Cost regulators for the National Health Service in Scotland have closed the door to Roche’s Avastin for ovarian cancer, but six new medicines were waved through.

The Scottish Medicines Consortium said it couldn’t accept Avastin’s use in the ovarian cancer setting because it was not satisfied about cost-effectiveness, despite the drug having been considered under the PACE (Patient and Clinical Engagement) option which gives patients and clinicians a much stronger voice in the decision-making process for end-of-life or rare disease treatments.

On the plus side for patients, the SMC approved funding for new therapies addressing multiple sclerosis, chronic pulmonary disorder (COPD), the skin conditions rosacea and urticaria, colorectal cancer and cystic fibrosis.

First up, Merck Serono’s Erbitux (cetuximab) was accepted for restricted use as a first-line therapy in metastatic colorectal cancer, the third most common cancer in Scotland, with numbers increasing by around 5% in the last 10 years. 

The recommendation, which took into account views from a PACE meeting, is contingent upon the continued provision of Patient Access Scheme (PAS) that improves the drug’s the cost-effectiveness.

Gilead Sciences’ Cayston (aztreonam lysine) was accepted also under the PACE process for restricted use for suppressive therapy of chronic lung infections caused by the organism Pseudomonas aeruginosa in patients with CF. 

The SMC noted that Cayston improves lung function and respiratory symptoms, helping patients to undertake a more active life, and has the advantage of easy administration that enables treatment away from home. It has been restricted to use in patients in whom conventional therapies are ineffective or not tolerated, and the nod is also dependent on a PAS.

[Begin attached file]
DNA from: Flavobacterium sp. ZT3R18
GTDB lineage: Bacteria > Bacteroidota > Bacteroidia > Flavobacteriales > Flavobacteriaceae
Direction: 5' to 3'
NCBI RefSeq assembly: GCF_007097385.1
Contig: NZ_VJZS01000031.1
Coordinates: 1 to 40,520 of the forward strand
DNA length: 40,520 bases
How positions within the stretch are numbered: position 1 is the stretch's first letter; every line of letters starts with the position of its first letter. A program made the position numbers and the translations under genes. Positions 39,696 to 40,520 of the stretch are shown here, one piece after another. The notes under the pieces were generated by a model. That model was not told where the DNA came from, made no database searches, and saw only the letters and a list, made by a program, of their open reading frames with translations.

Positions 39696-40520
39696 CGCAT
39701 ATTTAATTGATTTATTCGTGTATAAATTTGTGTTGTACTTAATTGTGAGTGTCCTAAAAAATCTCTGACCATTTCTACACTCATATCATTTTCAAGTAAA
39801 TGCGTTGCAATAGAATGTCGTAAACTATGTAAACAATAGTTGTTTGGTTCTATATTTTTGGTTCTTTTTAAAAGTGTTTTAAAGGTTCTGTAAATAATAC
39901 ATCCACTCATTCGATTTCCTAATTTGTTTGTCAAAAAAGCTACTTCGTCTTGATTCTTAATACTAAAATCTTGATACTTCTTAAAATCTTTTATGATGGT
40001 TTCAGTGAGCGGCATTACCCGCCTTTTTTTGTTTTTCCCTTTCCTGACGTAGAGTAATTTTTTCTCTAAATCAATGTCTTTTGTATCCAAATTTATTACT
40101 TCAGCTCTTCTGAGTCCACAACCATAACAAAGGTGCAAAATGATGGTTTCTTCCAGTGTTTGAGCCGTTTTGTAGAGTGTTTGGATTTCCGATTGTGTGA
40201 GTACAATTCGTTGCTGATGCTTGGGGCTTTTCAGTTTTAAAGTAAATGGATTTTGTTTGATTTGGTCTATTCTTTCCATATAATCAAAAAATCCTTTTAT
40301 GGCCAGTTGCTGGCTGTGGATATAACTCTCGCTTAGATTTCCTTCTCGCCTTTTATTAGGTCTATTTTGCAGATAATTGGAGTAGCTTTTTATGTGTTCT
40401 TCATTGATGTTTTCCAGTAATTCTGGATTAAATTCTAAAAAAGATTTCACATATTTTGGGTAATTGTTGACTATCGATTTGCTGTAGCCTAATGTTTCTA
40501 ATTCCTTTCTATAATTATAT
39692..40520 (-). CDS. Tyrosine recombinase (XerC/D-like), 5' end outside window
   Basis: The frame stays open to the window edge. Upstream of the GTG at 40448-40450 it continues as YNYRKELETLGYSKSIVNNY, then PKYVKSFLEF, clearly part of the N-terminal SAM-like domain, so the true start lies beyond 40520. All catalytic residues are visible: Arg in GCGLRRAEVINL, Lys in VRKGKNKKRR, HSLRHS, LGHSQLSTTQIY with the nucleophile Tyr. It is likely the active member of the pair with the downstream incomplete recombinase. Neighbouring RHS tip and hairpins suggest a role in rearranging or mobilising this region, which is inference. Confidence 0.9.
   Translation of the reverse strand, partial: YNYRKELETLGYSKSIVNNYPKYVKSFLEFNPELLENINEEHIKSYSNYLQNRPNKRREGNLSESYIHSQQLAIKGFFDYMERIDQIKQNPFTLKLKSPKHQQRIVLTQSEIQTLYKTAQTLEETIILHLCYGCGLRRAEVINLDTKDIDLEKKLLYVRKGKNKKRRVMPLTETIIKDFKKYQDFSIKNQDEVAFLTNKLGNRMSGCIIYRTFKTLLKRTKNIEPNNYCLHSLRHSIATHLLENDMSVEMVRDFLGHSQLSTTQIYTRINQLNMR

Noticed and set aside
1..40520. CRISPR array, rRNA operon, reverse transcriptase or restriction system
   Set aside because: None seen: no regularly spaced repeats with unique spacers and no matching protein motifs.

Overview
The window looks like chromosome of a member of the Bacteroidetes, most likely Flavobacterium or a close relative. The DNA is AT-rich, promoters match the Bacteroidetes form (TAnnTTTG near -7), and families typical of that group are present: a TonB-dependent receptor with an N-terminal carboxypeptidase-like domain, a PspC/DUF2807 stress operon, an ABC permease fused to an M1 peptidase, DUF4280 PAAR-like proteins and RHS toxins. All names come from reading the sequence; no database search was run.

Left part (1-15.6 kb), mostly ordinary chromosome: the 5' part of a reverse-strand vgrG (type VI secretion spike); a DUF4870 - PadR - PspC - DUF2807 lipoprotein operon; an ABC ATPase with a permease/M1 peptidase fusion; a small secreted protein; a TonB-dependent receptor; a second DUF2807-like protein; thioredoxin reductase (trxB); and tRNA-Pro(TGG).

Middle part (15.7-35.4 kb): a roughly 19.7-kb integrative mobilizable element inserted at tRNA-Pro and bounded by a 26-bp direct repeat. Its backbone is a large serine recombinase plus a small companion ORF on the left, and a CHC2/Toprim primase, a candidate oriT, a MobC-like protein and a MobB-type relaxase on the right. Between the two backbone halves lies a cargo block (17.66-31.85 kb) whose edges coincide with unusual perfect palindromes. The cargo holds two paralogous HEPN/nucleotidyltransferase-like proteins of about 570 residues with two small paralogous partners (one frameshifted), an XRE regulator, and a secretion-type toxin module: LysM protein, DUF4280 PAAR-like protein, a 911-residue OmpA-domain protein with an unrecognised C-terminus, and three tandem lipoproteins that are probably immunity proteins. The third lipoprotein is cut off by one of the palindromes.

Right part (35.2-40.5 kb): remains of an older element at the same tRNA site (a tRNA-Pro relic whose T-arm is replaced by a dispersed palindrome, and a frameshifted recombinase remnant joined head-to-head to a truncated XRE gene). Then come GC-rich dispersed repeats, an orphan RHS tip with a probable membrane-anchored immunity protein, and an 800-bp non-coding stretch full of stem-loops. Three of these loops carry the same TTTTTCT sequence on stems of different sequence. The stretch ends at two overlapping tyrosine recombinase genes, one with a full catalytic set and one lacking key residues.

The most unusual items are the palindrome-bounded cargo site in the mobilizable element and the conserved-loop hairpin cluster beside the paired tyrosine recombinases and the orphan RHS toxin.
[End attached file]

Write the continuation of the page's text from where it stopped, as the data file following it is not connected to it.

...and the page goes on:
Novartis’ Xolair (omalizumab) is in as a treatment of chronic spontaneous urticaria, a serious skin condition that causes wheals or hives to appear suddenly, often with no known cause, with the help of a PAS. 

Its use in Scotland has been restricted to adults and adolescents with chronic spontaneous urticaria who have an inadequate response to combination therapy with H1 antihistamines, leukotriene receptor antagonists (LTRA) and H2 antihistamines, used according to current treatment guidelines.

Biogen Idec’s Plegridy (peginterferon-beta-1a) was green-lighted for the treatment of relapsing remitting forms of MS, which affects around 85% of MS patients. A submission from the Multiple Sclerosis Trust stressed that the drug can offer patients an improved quality of life as it requires fewer injections per week than other currently available treatments, the SMC noted.

Boehringer Ingelheim’s Stiverdi Respimat (olodaterol respimat) was found to be a cost-effective option for use in COPD, on the basis that is can improve symptoms of shortness of breath, improve exercise capacity and lead to reduced use of rescue medication.

And lastly for this batch, Galderma’s Mirvaso (brimonidine gel) has been accepted for restricted use in erythema (excessive reddening of the skin) that occurs on the face in rosacea, a chronic inflammatory skin condition, typically affecting adults between 30 to 50 years of age. There is no current treatment for these patients who to date have depended on lifestyle advice to avoid triggers such as sunlight, alcohol and stress.